11. Ducki, S., Miralles-Garcia, J., Zumbé, A., Tornero, A and Storey, D.M. (2008). Talanta 74: 1166-1174

12. Jublot, L. (2011). New Food 14(5): 19-23

13. Humston, E.M., Knowles, J.D., McShea, A. and Synovec R.E. (2010). J. Chromatography A. 1217: 1963-1970

14. Fraundorfer, F. and Schieberle, P. (2006). J. Agric. Food Chem. 54: 5521-5529

15. Granvogl, M. Beksan, E. and Schieberle, P. 2012. J. Agric. Food Chem. 60: 6312-6322

16. Grosch, W. (1994). Flav. Frag. J. 9: 147

17. Acree, T., Barnard, J. and Cunningham, D.G. (1984). Food Chem. 14: 273

18. Visschers, R.W., Jacobs, M.A., Frasnelli, J., Hummel, T., Burgering, M., and Boelrijk, A.E.M. (2006). J. Agric. Food Chem. 54: 5509-5515

19. Shepherd, M.G. (2006). Nature 444: (Nov)316-321

20. Pierce, J & Halpern, J.P. (1996). Chemical Senses 21, 529 – 543

21. Beckett, S.T. (2006). Using science to make the best chocolate. New Food 2006(3) accessed on-line

 

About the authors

After gaining a Master’s in Analytical Chemistry at the University of Bristol, Angela Ryan worked for many years in the flavour and fragrance industry specialising in the analysis of natural products such as herbs, spices, essential oils and floral fragrances. Interest in the fragrances of living flowers developed into fascination with the morphology, pollination mechanisms and molecular biology of orchids and a PhD in Plant Phylogenetics under Phillip Cribb and Mark Chase from the Royal Botanic Gardens, Kew and the late Derek Banthorpe from University College London. Angela joined Nestlé in 2000 as a scientist at their Product Technology Centre in York, using GC-MS and other analytical techniques to monitor flavour formation, retention and release in confectionery products. She provides technical advice to the Global Flavour Procurement group and for five years has led the R&D expert network for flavours.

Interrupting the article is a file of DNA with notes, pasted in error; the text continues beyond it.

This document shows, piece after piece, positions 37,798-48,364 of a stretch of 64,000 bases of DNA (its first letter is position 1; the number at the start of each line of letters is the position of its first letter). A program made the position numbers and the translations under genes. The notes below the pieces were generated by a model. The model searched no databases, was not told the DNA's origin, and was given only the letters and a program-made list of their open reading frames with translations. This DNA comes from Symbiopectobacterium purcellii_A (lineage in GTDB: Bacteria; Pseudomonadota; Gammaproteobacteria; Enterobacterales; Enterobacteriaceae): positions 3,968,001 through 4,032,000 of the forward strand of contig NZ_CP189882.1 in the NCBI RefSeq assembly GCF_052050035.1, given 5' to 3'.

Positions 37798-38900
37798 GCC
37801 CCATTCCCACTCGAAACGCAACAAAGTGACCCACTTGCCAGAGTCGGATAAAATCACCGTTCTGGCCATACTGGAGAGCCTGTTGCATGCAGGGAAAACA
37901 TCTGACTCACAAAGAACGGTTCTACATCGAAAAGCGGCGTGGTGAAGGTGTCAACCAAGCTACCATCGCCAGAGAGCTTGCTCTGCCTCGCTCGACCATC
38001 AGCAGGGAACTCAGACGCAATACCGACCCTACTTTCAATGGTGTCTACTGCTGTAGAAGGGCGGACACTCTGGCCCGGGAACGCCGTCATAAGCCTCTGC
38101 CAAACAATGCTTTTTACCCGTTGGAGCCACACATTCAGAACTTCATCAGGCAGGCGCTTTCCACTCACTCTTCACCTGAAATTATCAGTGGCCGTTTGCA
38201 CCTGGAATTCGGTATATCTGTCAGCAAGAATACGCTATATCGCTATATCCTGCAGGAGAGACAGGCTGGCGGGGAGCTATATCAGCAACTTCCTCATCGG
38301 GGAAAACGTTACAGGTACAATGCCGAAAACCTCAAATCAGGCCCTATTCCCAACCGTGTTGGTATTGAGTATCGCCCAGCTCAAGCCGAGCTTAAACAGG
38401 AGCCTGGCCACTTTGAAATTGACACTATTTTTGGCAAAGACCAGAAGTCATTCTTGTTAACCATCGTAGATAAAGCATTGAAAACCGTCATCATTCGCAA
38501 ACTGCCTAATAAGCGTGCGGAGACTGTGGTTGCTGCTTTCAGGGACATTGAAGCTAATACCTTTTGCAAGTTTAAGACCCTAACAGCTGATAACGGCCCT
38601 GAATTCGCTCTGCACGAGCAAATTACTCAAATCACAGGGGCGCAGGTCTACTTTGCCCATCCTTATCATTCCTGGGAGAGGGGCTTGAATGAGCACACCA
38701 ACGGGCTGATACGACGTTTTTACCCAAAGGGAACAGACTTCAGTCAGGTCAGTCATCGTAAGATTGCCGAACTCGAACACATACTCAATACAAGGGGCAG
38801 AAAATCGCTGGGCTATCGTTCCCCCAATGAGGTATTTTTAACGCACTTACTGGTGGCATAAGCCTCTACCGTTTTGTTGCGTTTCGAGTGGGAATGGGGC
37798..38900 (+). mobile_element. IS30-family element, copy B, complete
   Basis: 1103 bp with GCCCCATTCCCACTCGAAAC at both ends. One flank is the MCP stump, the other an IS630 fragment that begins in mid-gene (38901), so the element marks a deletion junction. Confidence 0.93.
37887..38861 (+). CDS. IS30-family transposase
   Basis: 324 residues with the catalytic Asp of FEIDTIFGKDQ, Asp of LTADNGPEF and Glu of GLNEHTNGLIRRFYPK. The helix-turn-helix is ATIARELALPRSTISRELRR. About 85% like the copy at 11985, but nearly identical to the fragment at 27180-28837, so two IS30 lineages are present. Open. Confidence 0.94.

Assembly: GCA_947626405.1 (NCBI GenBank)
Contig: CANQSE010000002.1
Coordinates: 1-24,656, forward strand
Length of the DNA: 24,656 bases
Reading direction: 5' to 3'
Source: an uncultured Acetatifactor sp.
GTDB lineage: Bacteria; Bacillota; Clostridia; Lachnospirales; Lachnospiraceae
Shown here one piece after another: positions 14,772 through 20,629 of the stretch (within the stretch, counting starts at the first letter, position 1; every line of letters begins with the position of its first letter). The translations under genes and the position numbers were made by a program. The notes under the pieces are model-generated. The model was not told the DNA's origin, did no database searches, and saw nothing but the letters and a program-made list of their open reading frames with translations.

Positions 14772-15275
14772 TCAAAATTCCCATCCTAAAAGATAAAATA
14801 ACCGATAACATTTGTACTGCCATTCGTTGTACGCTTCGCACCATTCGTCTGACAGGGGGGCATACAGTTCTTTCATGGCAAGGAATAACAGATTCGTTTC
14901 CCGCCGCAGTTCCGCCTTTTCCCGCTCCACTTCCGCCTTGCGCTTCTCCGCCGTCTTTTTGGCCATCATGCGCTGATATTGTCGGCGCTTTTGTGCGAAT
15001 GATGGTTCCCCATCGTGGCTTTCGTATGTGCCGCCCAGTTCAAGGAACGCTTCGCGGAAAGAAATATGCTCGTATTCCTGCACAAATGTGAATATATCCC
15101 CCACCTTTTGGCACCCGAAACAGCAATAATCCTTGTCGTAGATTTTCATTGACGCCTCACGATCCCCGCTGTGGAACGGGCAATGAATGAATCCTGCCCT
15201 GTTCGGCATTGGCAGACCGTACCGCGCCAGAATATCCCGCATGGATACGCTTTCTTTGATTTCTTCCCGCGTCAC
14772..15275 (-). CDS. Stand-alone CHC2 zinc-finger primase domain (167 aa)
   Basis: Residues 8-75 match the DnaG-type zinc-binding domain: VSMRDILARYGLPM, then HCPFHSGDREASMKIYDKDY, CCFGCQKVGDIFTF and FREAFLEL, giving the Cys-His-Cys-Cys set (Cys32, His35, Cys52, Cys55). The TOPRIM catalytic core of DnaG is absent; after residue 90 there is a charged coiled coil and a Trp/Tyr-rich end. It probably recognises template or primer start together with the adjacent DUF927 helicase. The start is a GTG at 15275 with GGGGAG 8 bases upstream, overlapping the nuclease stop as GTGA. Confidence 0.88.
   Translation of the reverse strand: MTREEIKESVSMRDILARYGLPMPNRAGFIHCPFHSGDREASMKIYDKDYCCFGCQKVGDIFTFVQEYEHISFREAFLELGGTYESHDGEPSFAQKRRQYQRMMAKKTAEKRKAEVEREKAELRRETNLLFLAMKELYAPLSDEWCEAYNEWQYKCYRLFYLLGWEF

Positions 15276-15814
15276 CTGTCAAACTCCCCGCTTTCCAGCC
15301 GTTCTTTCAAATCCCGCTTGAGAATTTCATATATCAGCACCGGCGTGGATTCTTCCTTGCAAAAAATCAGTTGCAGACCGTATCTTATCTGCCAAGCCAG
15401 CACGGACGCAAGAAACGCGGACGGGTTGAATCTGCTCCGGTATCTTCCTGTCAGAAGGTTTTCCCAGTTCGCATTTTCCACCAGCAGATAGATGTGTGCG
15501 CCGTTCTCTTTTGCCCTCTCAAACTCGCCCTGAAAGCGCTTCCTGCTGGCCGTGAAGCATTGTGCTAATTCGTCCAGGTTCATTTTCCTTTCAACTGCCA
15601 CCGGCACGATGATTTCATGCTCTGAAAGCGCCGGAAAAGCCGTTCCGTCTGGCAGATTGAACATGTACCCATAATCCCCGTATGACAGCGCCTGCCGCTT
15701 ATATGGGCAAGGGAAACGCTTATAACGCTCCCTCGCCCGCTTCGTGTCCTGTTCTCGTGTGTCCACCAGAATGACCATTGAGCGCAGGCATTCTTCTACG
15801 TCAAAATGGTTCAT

Alison Hemesley studied Biotech – nology at the University of Abertay, Dundee. She spent 15 years working in the brewing industry for a number of major international brewing companies in a wide variety of roles ranging from microbrewery manager and brewer, through logistics, planning and forecasting to heading the Sensory section within a Global Quality function. Alison joined Nestlé in the Product Technology Centre, based in York, in 2011 as Group Leader for the Sensory & Consumer Understanding team.